What would the Tweed Valley be like if mountain biking had never taken off as a mainstream sport? Quieter and less prosperous, no doubt, but according to Neil Dalgleish, director of the TweedLove Bike Festival, probably home to a much more elderly population as well.
“There’s a really interesting demographic side to what’s happened in Peebles and the Tweed Valley,” he says. “I grew up down there and it’s changed without a doubt, and I think that’s mainly through the advent of mountain biking and the Glentress and Innerleithen trail centres. A whole load of people – people with young families – have been attracted to live there who wouldn’t have otherwise. There’s now a massive part of the local population who have either moved there because of the biking, or who are locals who have become really enthusiastic about riding bikes.”
The statistics certainly seem to back him up. Almost 20 per cent of pupils at Priorsford Primary School in Peebles now cycle to school, compared to the Scottish average of just three per cent. At Peebles Cycling Club, the waiting list to get into the kids club currently stands at about a year. Alpine Bikes, Scotland’s largest chain of bike shops, has just opened a branch at Glentress, joining a whole host of other bike-related businesses in the area. At Galashiels, the Borders College now offers the UK’s only mountain biking course as part of its Borders Academy of Sporting Excellence, and – as you might expect having read all of the above - the Tweed Valley has produced its fair share of mountain biking royalty, notably former Junior Downhill World Champion Ruaridh Cunningham.
The TweedLove Bike Festival, which starts today and runs until 5 June, is an annual celebration of all this bike-related activity, and this year its programme has swelled to reflect the area’s burgeoning biking community. Innovations include a series of women-only coaching sessions to cater for what Dalgleish sees as a marked increase in the number of women taking to the trails.
“If you go to Glentress on any weekend now it’s phenomenal the number of women you see. I think people have started to see it more like skiing – it’s social, it’s fun, you improve your fitness and you get a bit of adrenaline without having to push it too far, so I think it’s becoming a very attractive thing for many women.”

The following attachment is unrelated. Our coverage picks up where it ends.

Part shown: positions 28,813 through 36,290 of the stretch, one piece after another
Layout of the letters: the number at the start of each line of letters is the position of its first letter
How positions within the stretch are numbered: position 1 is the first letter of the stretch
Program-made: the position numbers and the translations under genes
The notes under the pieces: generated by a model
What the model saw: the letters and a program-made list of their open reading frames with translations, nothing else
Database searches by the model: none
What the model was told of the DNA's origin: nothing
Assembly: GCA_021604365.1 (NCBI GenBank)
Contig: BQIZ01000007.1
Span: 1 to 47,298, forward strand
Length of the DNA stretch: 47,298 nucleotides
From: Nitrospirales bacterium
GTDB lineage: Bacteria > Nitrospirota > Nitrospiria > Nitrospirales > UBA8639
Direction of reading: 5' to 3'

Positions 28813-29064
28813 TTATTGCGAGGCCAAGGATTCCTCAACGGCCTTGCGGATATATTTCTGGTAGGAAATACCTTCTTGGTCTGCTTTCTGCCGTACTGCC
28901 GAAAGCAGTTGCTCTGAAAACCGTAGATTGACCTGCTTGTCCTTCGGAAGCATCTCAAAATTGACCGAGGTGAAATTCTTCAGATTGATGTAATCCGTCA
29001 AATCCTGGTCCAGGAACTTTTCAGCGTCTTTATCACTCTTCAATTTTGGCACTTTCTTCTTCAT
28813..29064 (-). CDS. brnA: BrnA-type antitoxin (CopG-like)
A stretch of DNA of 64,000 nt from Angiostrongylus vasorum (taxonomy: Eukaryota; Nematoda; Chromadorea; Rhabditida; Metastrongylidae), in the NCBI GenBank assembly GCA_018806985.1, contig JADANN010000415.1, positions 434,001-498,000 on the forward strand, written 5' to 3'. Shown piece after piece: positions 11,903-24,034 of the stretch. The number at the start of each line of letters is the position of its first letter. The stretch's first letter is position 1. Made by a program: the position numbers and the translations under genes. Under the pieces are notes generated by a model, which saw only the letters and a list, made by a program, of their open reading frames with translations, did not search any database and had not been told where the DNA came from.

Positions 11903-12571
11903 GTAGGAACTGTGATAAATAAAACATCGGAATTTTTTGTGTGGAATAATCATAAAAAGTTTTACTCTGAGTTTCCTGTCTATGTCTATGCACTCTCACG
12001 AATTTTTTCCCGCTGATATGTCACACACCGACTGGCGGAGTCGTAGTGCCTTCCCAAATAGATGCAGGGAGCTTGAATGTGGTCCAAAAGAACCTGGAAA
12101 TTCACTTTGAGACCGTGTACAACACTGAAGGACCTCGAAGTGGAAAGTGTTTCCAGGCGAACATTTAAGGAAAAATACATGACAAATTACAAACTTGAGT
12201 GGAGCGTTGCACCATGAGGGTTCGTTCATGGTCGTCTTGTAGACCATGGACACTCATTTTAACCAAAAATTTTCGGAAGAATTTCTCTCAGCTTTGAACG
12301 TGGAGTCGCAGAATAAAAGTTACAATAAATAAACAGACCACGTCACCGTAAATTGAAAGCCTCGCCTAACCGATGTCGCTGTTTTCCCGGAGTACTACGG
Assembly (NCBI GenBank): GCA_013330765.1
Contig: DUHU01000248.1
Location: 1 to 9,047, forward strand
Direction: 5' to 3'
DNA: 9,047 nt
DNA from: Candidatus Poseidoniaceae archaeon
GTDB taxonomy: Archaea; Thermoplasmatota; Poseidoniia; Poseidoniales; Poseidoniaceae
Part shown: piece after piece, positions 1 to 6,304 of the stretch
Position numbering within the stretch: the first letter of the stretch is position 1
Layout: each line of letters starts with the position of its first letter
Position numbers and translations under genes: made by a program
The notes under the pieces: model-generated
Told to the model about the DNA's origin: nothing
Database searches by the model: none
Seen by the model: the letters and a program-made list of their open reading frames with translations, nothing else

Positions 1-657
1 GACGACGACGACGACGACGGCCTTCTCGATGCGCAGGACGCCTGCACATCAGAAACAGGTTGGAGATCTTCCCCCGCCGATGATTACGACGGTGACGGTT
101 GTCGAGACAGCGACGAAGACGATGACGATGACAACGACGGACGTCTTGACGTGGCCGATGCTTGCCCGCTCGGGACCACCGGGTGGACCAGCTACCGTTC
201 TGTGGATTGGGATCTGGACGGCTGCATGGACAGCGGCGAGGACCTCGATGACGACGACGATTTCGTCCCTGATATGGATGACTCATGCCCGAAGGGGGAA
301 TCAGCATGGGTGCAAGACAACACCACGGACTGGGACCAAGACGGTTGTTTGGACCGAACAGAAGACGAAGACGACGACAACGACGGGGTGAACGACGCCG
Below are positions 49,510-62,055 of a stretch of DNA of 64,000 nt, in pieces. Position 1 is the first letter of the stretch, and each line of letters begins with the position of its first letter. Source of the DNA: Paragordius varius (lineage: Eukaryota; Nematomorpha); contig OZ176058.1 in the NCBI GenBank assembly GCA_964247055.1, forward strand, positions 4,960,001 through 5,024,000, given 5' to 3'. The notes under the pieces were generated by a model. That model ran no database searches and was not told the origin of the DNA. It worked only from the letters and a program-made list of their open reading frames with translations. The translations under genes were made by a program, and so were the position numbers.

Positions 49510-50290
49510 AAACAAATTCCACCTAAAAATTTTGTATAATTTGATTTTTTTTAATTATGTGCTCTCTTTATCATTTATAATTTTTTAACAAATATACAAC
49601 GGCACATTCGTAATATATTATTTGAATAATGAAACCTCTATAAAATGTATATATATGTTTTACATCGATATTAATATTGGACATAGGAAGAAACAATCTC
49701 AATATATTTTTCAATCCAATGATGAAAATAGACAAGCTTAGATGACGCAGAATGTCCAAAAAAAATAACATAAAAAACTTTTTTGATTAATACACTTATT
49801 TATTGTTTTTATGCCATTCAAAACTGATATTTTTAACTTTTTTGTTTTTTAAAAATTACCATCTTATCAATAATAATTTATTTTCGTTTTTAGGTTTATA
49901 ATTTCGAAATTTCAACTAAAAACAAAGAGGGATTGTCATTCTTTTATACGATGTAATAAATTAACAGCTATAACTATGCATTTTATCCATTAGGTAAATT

From a spectator’s point of view, the big draws will be tomorrow’s POC King and Queen of the Hill event at Glentress, which Dalgleish says will provide some “seriously fast downhill” and the Glentress Seven next Saturday, which will see riders attempt to complete as many laps of a gruelling, hilly course as they can in seven hours. Also well worth checking out is the festival’s signature event, the Peebles Sprint, on 29 May, which will see the town centre closed to traffic, allowing road racers to go head to head on a tight-cornered 1km course. Those with a yen for the road less travelled, meanwhile, should sign up for the festival’s inaugural “Bivvy Night” on 3 June. Like most of TweedLove, says Dalgleish, it’s an event born out of the enthusiasm of local riders.
“After last year’s event, a few people suggested, ‘why don’t we go and have a bivvy up in the hills and see if anyone wants to join in?’” he says. “So we’re arranging transport from Peebles to the start of the route in the evening, then we’ll all pedal up into the hills and bivvy in an appropriate spot – we’ve got several options depending on which way the wind’s blowing. In the morning we’ll do a great trail ride down to Peebles. Well, it’s not just going to be down – it’s going to be down, then back up, then down, then back up, but we’ll be taking in some of the best riding in the area, so it should be memorable.”
Looking at the way mountain biking has helped bring new economic and social life to what might otherwise be a declining rural area, you can’t help wondering if the residents of the Tweed Valley might have hit upon the secret formula for arresting the decay of similar communities throughout Scotland. After all, wherever you have hills and mud, you can make mountain bike trails, and Scotland has both in abundance.
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Weather for Edinburgh
Thursday 23 May 2013
Temperature: 5 C to 10 C
Wind Speed: 24 mph
Wind direction: North
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Wind direction: North east